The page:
The only explanation I can come up with is that he Moravcsik figures that fathers coerce mothers into taking on the lead parent role (except of course when they don’t, as in his and Slaughter’s case.) He doesn’t come right out and say such an outlandish and patently foolish thing, but he gets close.
More than a quarter century has passed since Arlie Hochschild’s The Second Shift powerfully made the case that women cannot compete fairly with men when they are doing two jobs and men are doing only one.
Anyone who still believes in the myth of the “second shift” can’t be trusted to be informed on the realities of the work/family balance. A casual glance at statistics on that subject plus a bit of common sense will show just about anyone that women face no special obstacles. The simple fact is that, on average, men and women do the same amount of work, when the paid and unpaid varieties are aggregated. Women do more domestic work and childcare than do men, but they make up for that by doing less paid work. The converse is true of men.
And there’s nothing to indicate that either sex is doing anything under duress. Yes, the culture tends to promote women as parents and men as not. And the same culture promotes men as earners and women as not. But no one is the witless dupe of cultural messages. Adults are free to do what they want within the bounds of the law. And in any case, those very cultural messages have greatly changed over the years. Nowadays, women are encouraged in every possible way to work and earn, and men are belatedly being told that being a hands-on dad is an acceptable role as well.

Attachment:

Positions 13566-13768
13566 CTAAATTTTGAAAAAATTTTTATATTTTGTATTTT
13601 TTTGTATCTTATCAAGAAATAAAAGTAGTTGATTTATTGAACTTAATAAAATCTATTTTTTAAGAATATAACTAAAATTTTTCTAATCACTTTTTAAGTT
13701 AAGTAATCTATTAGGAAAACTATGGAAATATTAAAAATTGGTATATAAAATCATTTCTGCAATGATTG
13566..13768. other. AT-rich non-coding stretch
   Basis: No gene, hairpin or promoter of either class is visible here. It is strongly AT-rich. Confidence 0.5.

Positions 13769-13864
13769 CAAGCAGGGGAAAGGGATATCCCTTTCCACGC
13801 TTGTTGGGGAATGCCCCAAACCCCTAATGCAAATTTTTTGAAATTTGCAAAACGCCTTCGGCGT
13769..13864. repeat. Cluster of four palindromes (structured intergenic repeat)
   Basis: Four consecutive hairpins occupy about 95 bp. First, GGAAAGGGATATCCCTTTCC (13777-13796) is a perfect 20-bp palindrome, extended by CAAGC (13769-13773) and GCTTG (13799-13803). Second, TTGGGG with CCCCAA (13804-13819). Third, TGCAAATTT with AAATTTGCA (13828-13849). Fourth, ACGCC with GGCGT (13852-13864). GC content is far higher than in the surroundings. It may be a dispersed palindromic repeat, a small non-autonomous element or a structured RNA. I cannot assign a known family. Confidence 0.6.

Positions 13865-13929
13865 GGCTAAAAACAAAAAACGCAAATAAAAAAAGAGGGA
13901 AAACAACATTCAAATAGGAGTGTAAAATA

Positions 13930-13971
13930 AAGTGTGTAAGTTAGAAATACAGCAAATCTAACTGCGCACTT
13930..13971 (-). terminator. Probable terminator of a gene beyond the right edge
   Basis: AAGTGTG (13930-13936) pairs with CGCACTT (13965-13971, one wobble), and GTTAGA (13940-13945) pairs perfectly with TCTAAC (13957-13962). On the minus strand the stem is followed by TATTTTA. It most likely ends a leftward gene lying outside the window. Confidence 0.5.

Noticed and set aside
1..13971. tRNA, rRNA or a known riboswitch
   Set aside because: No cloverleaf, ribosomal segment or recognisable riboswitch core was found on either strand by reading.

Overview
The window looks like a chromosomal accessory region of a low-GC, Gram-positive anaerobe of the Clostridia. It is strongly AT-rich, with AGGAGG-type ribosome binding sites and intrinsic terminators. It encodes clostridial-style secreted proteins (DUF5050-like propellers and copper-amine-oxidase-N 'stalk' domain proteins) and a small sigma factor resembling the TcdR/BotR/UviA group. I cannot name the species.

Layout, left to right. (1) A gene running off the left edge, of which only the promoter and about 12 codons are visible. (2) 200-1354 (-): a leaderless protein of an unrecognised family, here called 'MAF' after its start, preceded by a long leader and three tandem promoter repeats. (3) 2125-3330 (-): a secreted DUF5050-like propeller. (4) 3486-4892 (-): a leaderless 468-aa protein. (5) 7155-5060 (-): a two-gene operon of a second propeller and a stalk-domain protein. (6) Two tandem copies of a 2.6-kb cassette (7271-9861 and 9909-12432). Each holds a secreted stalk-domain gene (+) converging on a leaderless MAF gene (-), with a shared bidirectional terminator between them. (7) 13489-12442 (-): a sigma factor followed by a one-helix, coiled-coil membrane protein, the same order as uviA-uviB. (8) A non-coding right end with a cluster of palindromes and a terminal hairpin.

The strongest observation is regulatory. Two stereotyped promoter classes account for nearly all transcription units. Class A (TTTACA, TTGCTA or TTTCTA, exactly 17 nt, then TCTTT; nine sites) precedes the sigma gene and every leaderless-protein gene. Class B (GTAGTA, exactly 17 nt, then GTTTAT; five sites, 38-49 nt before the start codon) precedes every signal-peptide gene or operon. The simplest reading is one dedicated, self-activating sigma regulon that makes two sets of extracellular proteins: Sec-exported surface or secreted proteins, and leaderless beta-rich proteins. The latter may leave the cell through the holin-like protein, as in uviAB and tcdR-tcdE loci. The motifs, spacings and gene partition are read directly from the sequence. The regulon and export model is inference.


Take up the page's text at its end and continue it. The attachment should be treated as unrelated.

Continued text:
But what neither Moravcsik nor Slaughter grasps are the reasons why men and women so often tend to fall into typical gender roles. They both have Ph.Ds and are high-flying intellects. Would it be too much to ask them to do a bit of reading on the subject about which they’re writing in major national publications?
If they did that, they’d learn what human beings have known for millennia but that we in the 21st century are having to re-learn. Our success as a species stems in large part from our sex roles that required men to take the risks, to fight and die to protect females and children. The practicalities of human procreation mean that, for the species to survive, men are the disposable sex and women aren’t. Human mothers tend to give birth to a single offspring and historically many mothers and children have died in the process. Many more children haven’t survived to reach sexual maturity. And sexual maturity is nine or ten years down the road. Meanwhile, a single man can impregnate many women if necessary.